There are times when the path to bold living sees some of the Seven Pillars collide. This is true when it comes to being the healthiest version of you (Pillar: Health) for your family (Pillar: Relationships). This is true when it comes to juggling that hike up Mount Everest (Pillar: Achievements) with keeping your mom updated about your warm clothing (Pillar: Relationships). And this is true when it comes to conflicts at work (Relationships and Career). People are what makes a company or an organization. And where there are people, conflicts are inevitable.
There are, however, ways to avoid conflict from blowing up and it is essential that we learn how to manage them. Humans typically respond to one of the three known ways in such situations. Some shy away from conflict out of fear of getting involved too much. There are also those who talk about it but do nothing to resolve the main issue. And finally, there are an exceptional few that intentionally do something to resolve the conflict for the good of everyone involved. Practical action points on how to handle conflict at work would help employees establish a better environment in the workplace.
How to Handle Conflict at Work When You’re Part of the Problem
So, you find yourself in the middle of an issue with your boss or your officemate. Don’t panic, but don’t ignore the situation either. In this situation, grace, understanding, and humility play crucial roles. Here are some practical tips on how to handle conflict at work when you’re involved:
- Talk to the people you’re in conflict with. Make the first step. Nothing worsens a situation than ignoring the problem or shutting down people. Remember that emotional pain can take root and eventually worsen if not dealt with properly.
- Listen with the intent to understand and not to react. Don’t offer unsolicited advice. Make sure that when you approach people, you aim to genuinely understand where they are coming from. This step will help you get out of your head and see the deeper issues that lie beneath the ensuing conflict.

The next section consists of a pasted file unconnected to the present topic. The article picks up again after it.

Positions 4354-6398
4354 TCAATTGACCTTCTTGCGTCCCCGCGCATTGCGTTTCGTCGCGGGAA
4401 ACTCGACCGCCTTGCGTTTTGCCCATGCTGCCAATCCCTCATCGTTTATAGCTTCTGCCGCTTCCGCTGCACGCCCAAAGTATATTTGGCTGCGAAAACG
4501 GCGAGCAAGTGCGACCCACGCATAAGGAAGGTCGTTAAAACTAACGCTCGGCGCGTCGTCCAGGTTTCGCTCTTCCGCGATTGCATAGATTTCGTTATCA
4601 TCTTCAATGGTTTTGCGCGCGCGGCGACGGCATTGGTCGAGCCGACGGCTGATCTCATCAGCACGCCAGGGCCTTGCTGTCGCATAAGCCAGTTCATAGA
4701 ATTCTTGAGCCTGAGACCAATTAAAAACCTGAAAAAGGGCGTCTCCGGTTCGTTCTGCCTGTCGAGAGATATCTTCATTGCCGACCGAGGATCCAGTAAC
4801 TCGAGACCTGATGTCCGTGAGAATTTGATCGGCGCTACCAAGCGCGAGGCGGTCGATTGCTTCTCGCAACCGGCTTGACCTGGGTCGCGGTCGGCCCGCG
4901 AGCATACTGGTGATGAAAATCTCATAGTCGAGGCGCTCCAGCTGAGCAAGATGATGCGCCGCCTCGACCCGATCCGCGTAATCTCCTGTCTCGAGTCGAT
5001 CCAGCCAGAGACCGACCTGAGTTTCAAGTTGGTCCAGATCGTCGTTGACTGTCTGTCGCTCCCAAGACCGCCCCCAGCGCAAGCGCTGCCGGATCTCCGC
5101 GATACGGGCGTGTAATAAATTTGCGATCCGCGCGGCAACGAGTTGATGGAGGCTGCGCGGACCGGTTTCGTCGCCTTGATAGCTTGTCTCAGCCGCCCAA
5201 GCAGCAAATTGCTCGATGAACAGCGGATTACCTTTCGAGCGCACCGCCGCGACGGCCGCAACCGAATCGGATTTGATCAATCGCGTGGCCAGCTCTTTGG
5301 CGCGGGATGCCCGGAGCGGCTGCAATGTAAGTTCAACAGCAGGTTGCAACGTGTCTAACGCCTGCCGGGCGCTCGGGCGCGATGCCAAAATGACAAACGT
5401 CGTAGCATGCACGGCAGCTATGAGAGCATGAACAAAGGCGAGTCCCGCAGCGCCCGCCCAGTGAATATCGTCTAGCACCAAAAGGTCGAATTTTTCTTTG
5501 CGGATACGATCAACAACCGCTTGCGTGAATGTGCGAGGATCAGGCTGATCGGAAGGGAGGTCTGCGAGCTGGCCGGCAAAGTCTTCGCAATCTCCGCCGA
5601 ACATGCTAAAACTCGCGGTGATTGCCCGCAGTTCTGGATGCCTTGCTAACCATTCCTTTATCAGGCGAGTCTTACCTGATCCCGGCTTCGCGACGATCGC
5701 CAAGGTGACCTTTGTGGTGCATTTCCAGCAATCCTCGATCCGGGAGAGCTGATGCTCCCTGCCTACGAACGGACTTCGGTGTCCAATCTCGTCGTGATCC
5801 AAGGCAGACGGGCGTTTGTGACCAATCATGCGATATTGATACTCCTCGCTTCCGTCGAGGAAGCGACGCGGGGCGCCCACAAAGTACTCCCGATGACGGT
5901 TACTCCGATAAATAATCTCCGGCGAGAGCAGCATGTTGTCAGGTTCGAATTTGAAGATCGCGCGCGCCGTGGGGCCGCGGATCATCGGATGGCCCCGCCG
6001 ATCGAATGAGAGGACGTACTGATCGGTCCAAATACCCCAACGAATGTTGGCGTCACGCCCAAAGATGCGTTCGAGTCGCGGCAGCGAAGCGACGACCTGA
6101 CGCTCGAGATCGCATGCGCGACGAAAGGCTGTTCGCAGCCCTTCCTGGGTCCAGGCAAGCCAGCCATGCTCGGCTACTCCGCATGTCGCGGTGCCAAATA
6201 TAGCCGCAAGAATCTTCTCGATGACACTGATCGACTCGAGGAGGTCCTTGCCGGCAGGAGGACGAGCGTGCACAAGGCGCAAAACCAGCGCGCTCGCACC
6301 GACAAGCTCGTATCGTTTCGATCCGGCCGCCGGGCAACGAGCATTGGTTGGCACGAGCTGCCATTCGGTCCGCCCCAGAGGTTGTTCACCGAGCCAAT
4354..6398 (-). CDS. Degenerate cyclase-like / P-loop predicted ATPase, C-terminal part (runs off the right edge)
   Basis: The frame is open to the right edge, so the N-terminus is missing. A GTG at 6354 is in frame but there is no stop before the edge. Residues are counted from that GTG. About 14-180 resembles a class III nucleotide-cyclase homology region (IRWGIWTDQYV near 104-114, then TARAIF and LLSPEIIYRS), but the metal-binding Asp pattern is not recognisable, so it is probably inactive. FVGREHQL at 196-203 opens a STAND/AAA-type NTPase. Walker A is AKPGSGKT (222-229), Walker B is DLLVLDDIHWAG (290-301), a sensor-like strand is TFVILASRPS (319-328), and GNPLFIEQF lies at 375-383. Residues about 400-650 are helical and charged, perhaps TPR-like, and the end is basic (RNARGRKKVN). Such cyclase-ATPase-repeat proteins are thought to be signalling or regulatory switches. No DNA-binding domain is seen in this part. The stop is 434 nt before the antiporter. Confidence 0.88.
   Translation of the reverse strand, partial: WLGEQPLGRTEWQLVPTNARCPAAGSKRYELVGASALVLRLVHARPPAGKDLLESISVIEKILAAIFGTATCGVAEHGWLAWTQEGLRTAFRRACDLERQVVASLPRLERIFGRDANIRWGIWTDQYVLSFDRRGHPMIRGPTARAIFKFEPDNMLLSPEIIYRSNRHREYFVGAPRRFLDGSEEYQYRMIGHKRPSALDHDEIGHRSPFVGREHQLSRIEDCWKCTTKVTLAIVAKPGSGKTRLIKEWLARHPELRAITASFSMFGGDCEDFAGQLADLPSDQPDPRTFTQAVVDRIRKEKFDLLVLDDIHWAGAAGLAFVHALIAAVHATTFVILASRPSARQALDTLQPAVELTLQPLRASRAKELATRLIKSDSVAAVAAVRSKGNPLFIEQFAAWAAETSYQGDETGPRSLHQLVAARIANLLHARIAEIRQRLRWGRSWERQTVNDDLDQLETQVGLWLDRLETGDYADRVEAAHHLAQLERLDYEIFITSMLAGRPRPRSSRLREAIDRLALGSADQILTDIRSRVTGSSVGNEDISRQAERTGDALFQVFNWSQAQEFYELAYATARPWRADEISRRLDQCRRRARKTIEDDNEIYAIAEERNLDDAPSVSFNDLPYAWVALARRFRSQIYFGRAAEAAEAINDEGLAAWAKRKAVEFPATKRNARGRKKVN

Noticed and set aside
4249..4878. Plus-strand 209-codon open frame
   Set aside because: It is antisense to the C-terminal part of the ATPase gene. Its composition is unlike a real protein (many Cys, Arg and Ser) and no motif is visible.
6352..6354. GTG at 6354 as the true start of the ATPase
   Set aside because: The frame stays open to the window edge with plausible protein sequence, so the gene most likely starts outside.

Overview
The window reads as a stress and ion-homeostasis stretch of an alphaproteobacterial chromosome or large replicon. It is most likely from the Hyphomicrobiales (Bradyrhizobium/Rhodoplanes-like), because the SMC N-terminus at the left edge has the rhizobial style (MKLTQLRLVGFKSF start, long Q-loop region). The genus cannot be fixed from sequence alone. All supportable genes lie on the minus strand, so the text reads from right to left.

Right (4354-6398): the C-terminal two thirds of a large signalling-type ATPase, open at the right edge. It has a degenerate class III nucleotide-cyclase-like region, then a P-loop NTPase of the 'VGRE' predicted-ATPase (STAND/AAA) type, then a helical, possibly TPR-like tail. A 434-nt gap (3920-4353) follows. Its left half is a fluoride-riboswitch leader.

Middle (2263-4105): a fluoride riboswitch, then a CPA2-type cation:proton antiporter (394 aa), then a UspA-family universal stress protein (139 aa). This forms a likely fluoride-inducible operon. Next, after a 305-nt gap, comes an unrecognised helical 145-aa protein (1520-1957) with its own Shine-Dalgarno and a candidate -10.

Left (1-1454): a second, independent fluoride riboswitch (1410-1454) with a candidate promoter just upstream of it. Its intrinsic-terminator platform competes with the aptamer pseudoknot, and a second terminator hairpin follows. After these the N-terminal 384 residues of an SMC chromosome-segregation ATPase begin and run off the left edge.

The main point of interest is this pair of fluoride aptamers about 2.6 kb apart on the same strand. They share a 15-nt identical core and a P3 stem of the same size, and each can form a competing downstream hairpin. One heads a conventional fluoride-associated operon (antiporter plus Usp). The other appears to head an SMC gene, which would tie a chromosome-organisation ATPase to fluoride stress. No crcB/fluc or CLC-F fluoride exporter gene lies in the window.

- Practice humility in speech and conduct. Be gracious and always keep in mind that you could have made the same mistake. Everyone in the office is a human being, and humans are prone to mistakes. (And that’s exactly what brought people to this conflict in the first place.)
- Remember the statement, “It takes two to tango.” You might not be the primary reason for the conflict, but if you’re part of it, you most probably have contributed to the problem or issue—even if it is just a smidge.
- Never skirt around the issue but take on the problem together head-on. Yes, speak the truth but don’t sugarcoat.
- Meet in the middle ground as you resolve the conflict with the people involved. Set aside emotions and focus on the facts. Then when all the talking is done, the best way to make sure that the reason that caused the conflict doesn’t repeat, you and the person you’re resolving the conflict with must have an agreement on how to move forward. Clear the things that need to stop, start, and improve. In doing so, all parties involved will be off to a great start.
- Don’t gossip about the conflict—especially after it’s been resolved. If you talk about it with people, especially with those who were not really part of the problem or the resolution, you’re just going to create another problem altogether.
How to Handle Conflict at Work When You’re Just a Bystander
First off, don’t get involved in all the drama. That wouldn’t be of any help to your co-workers or even you. So make sure that all your prejudices or biases are off the table and that you are only going to side with the truth. To handle conflict or in facing a scenario where people who are in the middle of a conflict, here are some simple tips on how to handle conflict that’s happening around you:
- Be ready to listen with the purpose of empathizing and not “pity-partying” with people.
- Don’t gossip or speculate about what you may know. Since what you know is most probably not the whole story because you are not part of the situation in the first place, you shouldn’t say anything that may cause other people confusion. If you do, that would create a bigger problem or even another conflict.
- Only help when explicitly asked by the people trying to resolve the conflict; otherwise, you’ll just come off as nosy, and your advice or help, may be a nuisance.
In the End, It’s All About Cultivating a Better Work Culture
In doing your part in handling conflict at the workplace, you’re already halfway to living a bolder life. Plus, you’re positively making an impact in your organization—a welcome thought to your leadership body. When all employees are focused on doing their part in handling conflict, a better work culture would naturally emerge. And that is one filled with people who value accountability, humility, communication, and trust.